Saturday, November 11, 2006

Putting the 'Porter' in Reporter

Jeff n SticksMy most recent Top Ten, Things I'd Teach Rookie Reporters, has sparked both praise and derision among the chattering classes. One entity even wants to include it in their forthcoming periodical! Among my immediate peers however, I've received warm shrugs and energetic indifference on the subject of my scribblings - a dismissive condition I too often exacerbate with both surliness and silliness. One such occasional partner who tolerates my tone better than most is Jeff Varner, who holds a Doctorate in Southern Man Melodrama. No longer a rookie himself, Jeff is promising a rebuttal of sorts - an itemized account of photog foibles certain to provoke and irritate. Well, Bring it on, Prom-Date! But make sure you include at least one item on that time-honored reportorial role: Support-Gear Portage. Otherwise, I'll be tempted to abandon you the next time some excited waitress erupts with breathless questions about Season 2...

Wednesday, November 08, 2006

Life After Idol

Bucky Covington in BoothI'd barely parked the rental car before Bucky Covington bounded out of the studio doors. "Hey ya'll," he said - thrusting an Apple iBook our way, "watch this..." With that, the gangly good ole boy pressed play and a YouTube clip of a foreign gameshow sputtered to life. On screen, timid, middle-aged men desperately try to repeat a singsong tongue-twister before being hit squarely in the nuts. Every time an aging Japanese gentleman dropped to his knees, Bucky convulsed with jagged laughter, almost dropping the laptop in the process. Only when the sixty second clip ended did Bucky formerly greet us, hugging the very pregnant Shannon Smith and high-fiving your humble lenslinger. A few minutes we set up our gear deep inside producer Mark Miller's family studios - a rambling, mannerly spread somewhere outside Nashville.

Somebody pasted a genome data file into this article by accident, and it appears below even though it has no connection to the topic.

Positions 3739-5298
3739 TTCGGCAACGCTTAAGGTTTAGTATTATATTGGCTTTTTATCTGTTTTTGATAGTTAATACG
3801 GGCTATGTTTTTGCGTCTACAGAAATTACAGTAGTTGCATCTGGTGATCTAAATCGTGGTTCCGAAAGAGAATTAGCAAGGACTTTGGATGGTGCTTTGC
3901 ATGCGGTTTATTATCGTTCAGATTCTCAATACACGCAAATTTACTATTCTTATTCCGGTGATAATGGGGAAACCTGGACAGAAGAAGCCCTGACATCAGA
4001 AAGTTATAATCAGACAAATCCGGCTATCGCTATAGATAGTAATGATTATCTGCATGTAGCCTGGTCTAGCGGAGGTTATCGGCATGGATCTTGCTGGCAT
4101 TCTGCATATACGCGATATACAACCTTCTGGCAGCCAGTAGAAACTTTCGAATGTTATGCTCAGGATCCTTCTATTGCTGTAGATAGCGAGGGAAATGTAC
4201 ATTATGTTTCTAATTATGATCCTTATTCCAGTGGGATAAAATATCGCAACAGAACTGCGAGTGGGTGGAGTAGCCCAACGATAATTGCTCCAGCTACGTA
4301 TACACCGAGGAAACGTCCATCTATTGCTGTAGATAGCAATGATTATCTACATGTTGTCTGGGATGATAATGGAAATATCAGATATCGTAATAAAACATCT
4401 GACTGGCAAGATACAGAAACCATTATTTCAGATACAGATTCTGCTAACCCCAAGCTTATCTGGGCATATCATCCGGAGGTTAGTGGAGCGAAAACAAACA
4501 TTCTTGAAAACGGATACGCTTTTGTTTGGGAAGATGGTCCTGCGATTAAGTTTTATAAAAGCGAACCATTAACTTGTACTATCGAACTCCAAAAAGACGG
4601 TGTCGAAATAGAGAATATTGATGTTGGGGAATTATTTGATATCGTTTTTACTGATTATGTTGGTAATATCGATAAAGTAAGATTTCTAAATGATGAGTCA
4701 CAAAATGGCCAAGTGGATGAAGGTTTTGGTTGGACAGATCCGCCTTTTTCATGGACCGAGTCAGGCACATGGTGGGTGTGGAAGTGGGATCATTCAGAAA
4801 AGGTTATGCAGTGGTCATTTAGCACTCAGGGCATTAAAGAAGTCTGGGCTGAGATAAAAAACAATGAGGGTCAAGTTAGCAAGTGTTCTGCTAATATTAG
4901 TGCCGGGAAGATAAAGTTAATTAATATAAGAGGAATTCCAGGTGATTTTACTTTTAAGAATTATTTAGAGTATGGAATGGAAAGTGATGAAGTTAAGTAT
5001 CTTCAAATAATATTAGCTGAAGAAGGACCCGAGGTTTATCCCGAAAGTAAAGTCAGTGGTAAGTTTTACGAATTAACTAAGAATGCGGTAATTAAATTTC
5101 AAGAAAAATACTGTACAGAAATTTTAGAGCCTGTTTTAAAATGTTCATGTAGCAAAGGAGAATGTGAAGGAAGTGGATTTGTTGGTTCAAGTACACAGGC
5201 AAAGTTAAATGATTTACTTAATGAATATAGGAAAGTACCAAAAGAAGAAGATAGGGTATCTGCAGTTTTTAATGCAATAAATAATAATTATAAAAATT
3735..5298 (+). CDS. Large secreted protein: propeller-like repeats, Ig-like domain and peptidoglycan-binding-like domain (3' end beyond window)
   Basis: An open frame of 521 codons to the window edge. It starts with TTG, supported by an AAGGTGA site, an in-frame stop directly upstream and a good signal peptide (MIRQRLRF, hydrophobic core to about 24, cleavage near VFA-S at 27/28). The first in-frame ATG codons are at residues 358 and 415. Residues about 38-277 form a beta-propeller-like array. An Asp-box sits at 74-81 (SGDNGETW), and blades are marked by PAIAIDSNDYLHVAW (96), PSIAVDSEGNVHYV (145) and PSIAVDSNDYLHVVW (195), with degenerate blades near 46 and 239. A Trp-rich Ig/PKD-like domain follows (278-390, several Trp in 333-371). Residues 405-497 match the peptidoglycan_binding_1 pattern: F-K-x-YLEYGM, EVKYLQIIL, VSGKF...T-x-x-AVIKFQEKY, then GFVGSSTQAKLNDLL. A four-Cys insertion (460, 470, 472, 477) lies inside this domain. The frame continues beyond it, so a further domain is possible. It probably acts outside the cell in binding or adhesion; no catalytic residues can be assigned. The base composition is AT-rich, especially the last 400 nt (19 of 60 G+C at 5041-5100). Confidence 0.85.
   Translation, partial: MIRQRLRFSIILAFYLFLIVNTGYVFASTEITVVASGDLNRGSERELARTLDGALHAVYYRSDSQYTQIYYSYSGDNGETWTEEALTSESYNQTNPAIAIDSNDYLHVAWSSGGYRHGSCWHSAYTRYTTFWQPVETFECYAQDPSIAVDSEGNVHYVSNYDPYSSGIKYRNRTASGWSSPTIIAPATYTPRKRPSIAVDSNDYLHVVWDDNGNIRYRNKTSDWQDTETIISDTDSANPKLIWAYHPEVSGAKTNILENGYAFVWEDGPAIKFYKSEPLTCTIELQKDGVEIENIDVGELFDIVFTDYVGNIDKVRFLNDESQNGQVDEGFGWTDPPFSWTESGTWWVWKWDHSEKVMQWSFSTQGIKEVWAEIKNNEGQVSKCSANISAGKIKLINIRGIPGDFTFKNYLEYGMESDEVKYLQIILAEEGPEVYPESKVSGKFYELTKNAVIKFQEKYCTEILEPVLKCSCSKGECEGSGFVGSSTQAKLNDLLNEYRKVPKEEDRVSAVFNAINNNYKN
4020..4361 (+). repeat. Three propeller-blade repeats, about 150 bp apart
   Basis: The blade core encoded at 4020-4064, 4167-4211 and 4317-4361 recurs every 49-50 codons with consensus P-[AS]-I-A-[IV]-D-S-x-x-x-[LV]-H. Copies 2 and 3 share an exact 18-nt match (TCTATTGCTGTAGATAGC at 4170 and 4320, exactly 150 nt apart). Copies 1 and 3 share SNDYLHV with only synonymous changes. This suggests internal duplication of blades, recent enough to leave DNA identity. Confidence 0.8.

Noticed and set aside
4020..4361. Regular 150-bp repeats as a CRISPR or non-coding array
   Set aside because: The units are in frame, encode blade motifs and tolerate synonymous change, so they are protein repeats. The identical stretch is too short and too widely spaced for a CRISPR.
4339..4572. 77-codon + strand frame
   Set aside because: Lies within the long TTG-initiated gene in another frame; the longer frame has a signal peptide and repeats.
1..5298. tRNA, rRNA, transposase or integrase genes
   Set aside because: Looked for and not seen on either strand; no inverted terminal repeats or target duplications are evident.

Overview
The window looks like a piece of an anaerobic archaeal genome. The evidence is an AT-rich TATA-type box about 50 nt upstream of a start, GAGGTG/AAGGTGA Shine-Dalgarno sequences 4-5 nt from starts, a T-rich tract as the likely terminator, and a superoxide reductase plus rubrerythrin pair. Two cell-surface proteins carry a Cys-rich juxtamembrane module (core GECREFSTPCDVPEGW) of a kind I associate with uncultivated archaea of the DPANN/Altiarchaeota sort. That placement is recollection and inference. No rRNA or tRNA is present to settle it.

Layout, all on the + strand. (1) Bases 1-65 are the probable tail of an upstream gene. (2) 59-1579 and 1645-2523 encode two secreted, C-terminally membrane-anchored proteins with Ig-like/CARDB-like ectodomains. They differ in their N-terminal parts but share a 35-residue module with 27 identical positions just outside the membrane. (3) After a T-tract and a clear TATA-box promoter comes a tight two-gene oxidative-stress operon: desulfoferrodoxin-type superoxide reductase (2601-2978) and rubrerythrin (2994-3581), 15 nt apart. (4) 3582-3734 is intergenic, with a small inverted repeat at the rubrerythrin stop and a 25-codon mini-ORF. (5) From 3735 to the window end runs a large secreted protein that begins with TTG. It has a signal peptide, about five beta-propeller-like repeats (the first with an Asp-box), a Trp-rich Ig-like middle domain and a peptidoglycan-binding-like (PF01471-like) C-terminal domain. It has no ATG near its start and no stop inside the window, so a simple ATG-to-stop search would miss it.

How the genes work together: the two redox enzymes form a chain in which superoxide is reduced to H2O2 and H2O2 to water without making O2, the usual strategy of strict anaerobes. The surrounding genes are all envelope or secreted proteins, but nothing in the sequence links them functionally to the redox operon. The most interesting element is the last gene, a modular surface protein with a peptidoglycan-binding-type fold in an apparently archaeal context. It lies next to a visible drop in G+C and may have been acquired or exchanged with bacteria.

Bucky Covington Blur 1"When I first came over here, I told them I don't want overnight success, I want 20 years, I want a career."

Mark Miller, RightTo help build that career, the 29 year old American Idol finalist has sought the counsel of those who've gone before him. As the first ever winners of 80's talent show juggernaut Star Search, the guys from Sawyer Brown know alot about turning a title into a dynasty. For now though, lead singer Mark Miller's happy just to twist the knobs on Bucky's debut CD - especially since he loves what he's hearing. During our visit, the ballcapped impresario and his fellas exchanged reassuring glances as Bucky belted out finishing tracks to "Empty-Handed" - a Sweet Tea twist on 'Welcome to the Jungle' that is still eching somewhere in my subconsciousness. Miller agrees. "All the musician's who played on this album kept coming up to me saying this is going to be BIG - guys who have been around the business and don't just throw comments out like that."

Bucky Covington Blur 2"It really all comes down to a good song, you get a good song out there and that's what it takes..."

Lenslinger LitAs I skulked about Miller's well equipped recording lair, I found myself bobbing my head and singing off-key back-up. Over on the zebra-print couch, Shannon and her baby grooved in unison as Bucky's smoky snarl filled in the gaps of the Southern-Fried anthem. As outright throbbing as 'Empty-Handed' is, it isn't the only sound Bucky and the Sawyer Brown gang have captured on their Masters. Percolating on a hard drive nearby is at least two honky-tonk ballads that showcase the softer side of this goofy good ole boy. It's those kind of Tear In Your Beer drenchers that will appease Covington''s female fans - many of who are pining for a little roadhouse tenderness. On that he can deliver, for the former body shop worker fairly oozes swamp grease and Sunday School. For now though, Bucky's gettin' his growl on.

Bucky Covington Blur 3"I knew I wanted to make a country album -- but I'd like to get as much rock in it as I can get away with..."